The PA Medical Home Team works closely with each of these practices to implement tools to assist in readiness assessment, identify good quality resources for the practices and their families, meet face to face regularly to review progress of the transition team at each practice and identify and recruit primary care practices who serve adults with whom to partner to welcome and receive graduating YSCHN.
Adult practices partner with pediatric practices to provide necessary medical care and support needed for youth with special healthcare needs during the transition from pediatric care to adult care. The adult provider’s transition team works closely with the pediatric transition team to ensure that all essential medical and social aspects of the transitioning young adult are effectively communicated to the new provider of care.
This process is accomplished through discussion between the pediatric and adult providers and review of relevant medical information and care plans prior to the patient’s initial meeting with the adult provider of care. The adult provider then meets with the new patient to explain the young adult model of care, assess the needs of the patient, and clarify the adult provider’s role in the care of the patient. As the young adult patient is integrated into the adult model of care, the new provider maintains communication with the pediatric practice for any necessary consultation.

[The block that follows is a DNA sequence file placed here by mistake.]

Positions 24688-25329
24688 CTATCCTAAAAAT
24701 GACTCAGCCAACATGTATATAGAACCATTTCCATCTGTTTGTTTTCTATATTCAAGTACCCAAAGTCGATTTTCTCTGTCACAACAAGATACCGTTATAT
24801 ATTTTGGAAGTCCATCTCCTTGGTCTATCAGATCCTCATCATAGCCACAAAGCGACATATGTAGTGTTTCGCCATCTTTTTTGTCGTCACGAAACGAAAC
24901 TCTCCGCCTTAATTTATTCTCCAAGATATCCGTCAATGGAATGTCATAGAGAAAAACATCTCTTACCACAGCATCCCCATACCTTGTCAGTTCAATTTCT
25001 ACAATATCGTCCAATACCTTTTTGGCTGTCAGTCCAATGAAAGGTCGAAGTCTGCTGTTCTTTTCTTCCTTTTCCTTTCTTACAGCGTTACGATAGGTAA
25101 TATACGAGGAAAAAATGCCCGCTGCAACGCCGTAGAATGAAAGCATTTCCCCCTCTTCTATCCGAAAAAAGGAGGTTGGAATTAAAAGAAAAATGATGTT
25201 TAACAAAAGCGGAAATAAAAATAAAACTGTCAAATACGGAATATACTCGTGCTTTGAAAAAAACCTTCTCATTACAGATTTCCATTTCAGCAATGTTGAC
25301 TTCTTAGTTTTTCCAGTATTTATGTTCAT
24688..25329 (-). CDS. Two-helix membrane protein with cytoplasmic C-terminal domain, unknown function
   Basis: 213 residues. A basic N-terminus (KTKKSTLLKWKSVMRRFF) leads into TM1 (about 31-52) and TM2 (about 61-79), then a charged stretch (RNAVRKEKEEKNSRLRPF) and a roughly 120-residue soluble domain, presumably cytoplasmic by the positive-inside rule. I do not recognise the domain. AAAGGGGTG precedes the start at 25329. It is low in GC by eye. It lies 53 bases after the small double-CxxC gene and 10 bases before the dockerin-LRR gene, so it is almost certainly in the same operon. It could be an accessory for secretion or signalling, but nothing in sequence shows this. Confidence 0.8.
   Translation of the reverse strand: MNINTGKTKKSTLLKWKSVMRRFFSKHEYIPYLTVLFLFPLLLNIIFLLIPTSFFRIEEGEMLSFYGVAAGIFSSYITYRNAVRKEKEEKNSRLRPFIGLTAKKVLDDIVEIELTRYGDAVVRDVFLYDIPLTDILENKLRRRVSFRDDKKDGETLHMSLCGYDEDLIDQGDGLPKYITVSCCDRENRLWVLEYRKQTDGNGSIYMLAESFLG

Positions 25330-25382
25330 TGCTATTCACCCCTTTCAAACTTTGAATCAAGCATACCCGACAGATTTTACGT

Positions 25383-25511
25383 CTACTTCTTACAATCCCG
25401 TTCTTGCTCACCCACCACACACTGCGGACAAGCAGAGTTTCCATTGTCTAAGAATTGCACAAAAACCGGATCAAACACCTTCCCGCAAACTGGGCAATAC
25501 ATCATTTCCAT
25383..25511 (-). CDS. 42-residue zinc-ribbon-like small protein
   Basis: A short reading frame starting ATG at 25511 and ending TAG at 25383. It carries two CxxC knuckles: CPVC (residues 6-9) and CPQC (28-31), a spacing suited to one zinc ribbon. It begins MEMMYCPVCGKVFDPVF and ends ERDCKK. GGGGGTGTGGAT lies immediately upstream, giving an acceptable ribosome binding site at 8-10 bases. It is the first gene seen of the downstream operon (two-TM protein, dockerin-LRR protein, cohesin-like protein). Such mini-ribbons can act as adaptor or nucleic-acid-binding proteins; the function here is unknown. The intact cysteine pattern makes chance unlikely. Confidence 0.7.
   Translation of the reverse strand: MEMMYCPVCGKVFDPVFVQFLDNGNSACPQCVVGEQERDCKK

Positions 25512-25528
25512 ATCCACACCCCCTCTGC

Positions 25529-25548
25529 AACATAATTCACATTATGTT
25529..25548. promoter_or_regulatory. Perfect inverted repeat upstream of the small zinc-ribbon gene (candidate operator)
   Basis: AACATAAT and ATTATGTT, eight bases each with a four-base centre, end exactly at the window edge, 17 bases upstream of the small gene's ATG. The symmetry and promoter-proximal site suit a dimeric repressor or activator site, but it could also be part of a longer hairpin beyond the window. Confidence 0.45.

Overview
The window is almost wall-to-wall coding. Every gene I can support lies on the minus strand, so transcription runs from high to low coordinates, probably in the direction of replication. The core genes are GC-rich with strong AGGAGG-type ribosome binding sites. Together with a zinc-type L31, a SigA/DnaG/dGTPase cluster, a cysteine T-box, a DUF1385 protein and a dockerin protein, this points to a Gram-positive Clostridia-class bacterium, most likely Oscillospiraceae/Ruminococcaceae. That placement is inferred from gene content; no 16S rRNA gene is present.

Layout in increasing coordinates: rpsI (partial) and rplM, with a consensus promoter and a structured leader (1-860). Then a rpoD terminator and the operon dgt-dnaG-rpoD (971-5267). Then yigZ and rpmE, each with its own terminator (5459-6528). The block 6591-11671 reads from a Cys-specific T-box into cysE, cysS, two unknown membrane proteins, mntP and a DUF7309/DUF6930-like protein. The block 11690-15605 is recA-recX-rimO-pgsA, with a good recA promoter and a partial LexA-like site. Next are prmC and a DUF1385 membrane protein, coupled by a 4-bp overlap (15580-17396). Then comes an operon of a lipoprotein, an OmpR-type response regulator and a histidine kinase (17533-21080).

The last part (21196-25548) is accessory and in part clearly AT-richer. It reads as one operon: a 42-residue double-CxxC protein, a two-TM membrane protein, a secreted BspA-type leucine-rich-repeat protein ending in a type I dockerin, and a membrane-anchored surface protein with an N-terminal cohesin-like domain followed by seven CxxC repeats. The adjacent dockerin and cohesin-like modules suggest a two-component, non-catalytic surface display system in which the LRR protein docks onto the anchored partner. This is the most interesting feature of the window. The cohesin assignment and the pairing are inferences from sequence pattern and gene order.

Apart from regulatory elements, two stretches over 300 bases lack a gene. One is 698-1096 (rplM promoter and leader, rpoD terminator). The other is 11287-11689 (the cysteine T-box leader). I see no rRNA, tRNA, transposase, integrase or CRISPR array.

In collaboration with our partners, the PA Medical Home Initiative helps identify adult practices that are willing and able to care for young adults with special healthcare needs and introduces them to the established system of transition. PA MHI then coordinates a partnership with nearby participating pediatric practices. The transition process is facilitated by encouraging regular communication between the adult and pediatric practices and providing regular in-person education, tools to facilitate the transition, and community resources for the practices and their families.
The National Center for Cultural Competence (NCCC) provides instruction to our PA Medical Home and Transition Teams on cultural and linguistic competency as well as timely resources and tools to enable the delivery of culturally competent care.
The Pennsylvania Secondary Transition Guide is a website sponsored by the Pennsylvania Department of Education, Bureau of Special Education on behalf of the Pennsylvania Community on Transition. The website provides youth, young adults, parents, and professionals with secondary transition resources to facilitate a young person’s progress towards post-secondary goals related to education, employment, and community living.
Got Transition is the National Center for health care transition. Working with this national organization provides our project and our teams with tools that have already been validated to assist YSCHN and their families to prepare for transition as well as an organizational assessment tool practices use to measure the current status of transition activities in their practice and measure improvements over time.
The Parent Education and Advocacy Leadership (PEAL) Center is the family to family organization for the state of Pennsylvania. They work closely with families in the state and assist our project by disseminating critical information about health care transition through inserts in their newsletters and videos.